The literature on Change Management works from the premise that management possesses the power to achieve change and this is evident in that resistance is little more than a footnote in most textbooks. This assumption sits uneasily, however, with the high failure rate of Change Management interventions. This book seeks to explain this paradox by providing a critical ‘relational’ approach towards Change Management. What would a book on Change Management look like that takes resistance seriously? This book attempts precisely this by exploring how resistance is as much a part of change as the strategies of those that seek to enact it. The findings are drawn from a qualitative study of organizational transformation in a Local Government Authority in the UK. Its detailed empirical insights enable readers to explore organizational change from many different perspectives considering issues such as the strategic use of metaphor and counter-metaphors; management and employee resistance; organizational politics and cynicism.
It will be of interest to researchers, academics, and students interested in change management, organizational studies, human resource management, and critical management studies.
Chapter One: Introduction
Chapter Two: The Landscape of Change Management
Chapter Three: Towards A Critical ‘Relational’ Perspective on Change Management
Chapter Four: The Contextual Landscape
Chapter Five: Metaphors-As-Power
Chapter Six: Management Resistance
Chapter Seven: Resistance: From Negative To Positive/Productive?
Chapter Eight: Cynicism In Service
Chapter Nine: Making Organizational Politics Political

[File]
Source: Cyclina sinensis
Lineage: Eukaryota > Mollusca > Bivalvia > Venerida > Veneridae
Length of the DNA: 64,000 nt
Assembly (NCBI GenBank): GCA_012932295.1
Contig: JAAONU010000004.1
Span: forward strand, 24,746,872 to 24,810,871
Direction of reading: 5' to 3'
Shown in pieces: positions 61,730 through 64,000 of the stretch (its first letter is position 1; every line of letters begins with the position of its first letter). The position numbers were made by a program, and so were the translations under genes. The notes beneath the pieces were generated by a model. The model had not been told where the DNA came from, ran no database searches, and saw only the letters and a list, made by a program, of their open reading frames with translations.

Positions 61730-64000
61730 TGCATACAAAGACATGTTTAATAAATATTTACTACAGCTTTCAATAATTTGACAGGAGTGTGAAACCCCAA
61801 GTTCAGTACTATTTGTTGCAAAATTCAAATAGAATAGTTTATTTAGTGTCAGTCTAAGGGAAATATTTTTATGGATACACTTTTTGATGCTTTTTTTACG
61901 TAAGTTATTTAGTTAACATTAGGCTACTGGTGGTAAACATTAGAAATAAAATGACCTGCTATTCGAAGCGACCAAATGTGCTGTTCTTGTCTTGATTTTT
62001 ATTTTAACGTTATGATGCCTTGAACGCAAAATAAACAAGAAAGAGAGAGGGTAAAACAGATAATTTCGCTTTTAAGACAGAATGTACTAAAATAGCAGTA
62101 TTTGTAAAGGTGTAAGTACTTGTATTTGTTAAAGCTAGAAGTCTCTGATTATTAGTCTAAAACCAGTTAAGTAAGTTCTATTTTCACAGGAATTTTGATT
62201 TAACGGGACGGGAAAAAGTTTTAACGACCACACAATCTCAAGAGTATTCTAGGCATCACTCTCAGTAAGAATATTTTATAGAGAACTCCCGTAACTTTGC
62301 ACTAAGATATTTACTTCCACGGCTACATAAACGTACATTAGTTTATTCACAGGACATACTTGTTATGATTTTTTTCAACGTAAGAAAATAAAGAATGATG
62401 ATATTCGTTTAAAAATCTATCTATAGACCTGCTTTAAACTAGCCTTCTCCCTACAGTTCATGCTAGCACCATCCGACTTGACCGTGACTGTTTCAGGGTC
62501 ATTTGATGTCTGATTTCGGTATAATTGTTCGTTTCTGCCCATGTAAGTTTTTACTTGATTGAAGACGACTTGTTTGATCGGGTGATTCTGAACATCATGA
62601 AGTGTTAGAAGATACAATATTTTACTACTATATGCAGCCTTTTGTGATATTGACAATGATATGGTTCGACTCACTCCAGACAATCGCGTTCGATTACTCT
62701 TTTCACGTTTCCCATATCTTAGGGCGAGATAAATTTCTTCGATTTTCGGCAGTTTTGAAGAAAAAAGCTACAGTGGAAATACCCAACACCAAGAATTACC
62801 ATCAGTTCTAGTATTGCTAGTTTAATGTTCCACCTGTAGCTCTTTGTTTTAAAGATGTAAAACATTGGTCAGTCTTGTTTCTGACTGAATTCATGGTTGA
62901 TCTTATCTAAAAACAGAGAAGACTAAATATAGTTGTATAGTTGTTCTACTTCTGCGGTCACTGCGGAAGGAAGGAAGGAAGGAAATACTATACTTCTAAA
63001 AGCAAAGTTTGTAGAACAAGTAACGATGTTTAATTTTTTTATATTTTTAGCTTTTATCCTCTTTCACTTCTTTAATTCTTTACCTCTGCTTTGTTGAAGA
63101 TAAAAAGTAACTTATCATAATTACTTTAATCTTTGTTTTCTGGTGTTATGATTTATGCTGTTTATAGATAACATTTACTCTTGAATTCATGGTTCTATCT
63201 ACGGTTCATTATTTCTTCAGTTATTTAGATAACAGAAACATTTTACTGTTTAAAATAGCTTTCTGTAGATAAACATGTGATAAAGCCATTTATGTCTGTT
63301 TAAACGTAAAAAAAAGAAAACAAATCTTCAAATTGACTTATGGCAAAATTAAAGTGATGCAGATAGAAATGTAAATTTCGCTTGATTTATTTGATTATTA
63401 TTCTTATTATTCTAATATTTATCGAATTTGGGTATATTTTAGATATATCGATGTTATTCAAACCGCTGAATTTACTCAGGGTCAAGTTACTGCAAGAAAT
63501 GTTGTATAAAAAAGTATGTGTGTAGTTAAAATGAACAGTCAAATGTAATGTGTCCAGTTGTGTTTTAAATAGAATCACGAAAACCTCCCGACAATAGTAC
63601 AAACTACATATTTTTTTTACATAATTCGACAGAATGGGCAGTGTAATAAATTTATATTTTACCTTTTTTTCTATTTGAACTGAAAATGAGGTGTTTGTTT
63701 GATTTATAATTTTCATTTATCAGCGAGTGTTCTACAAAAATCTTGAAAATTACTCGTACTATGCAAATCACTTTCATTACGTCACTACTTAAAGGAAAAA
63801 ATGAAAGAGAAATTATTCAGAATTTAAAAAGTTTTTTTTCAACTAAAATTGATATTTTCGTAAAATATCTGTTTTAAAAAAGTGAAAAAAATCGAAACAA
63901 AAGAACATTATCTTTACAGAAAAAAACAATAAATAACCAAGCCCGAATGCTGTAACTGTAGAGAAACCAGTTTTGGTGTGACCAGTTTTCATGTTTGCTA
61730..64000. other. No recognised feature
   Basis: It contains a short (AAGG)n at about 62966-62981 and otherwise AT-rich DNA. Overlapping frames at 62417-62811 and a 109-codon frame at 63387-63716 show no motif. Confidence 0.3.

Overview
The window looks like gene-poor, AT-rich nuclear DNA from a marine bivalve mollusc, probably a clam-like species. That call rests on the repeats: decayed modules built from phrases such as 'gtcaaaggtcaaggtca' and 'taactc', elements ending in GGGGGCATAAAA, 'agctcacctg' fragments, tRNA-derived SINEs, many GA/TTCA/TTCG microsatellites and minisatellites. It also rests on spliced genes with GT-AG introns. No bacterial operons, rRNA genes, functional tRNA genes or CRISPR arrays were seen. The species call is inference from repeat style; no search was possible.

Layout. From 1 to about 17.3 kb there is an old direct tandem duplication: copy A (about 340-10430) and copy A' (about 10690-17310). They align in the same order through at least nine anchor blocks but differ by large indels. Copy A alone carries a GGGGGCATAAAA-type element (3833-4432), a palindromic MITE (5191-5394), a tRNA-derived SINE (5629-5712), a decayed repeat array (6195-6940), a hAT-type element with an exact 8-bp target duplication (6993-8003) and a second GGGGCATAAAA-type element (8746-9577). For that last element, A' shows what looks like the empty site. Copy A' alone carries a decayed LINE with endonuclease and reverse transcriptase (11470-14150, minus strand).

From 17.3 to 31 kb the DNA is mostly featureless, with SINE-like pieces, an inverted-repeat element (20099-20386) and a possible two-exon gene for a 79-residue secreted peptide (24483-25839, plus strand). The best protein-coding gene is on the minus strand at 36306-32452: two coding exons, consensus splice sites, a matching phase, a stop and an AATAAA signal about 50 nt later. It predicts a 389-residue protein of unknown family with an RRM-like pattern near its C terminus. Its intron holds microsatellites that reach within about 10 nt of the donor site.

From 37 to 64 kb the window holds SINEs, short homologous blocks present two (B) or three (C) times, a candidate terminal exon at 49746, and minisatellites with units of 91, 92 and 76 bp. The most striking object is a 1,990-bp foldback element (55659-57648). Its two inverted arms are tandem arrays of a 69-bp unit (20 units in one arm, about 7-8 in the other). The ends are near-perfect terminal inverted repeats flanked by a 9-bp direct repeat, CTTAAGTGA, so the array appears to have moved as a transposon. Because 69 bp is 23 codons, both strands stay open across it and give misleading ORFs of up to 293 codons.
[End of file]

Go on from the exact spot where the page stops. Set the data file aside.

Chapter Ten: Conclusion
It is often stated that some 70% of all change projects fail. Though this figure can be disputed, it is nevertheless clear that managing change is one of the most difficult tasks facing organizations today. In response to this, writers offer a wide range of theories and advice designed to aid managers and scholars in understanding and managing change, but which seem merely to overwhelm them with a profusion of competing and conflicting advice and approaches. In many respects, change is a field which epitomises the ‘rigor-relevance’ debate. We have many approaches to change which are built on sound research and robust theories, but which appear to lack relevance for managers. We also have a vast array of nostrums, practices and tools which managers use, but which appear to lack methodological or theoretical foundations.
The aim of this series is to cut through the confusion surrounding the study and practice of change by providing comprehensive and in-depth studies of existing and emerging approaches to change. The rationale for the series is that we cannot understand organizational change sufficiently nor implement it effectively unless we can evaluate the various approaches in terms of the evidence which underpins them, what they seek to achieve and how and where they can be applied. In particular, the series seeks to address, but is not limited to, the following questions: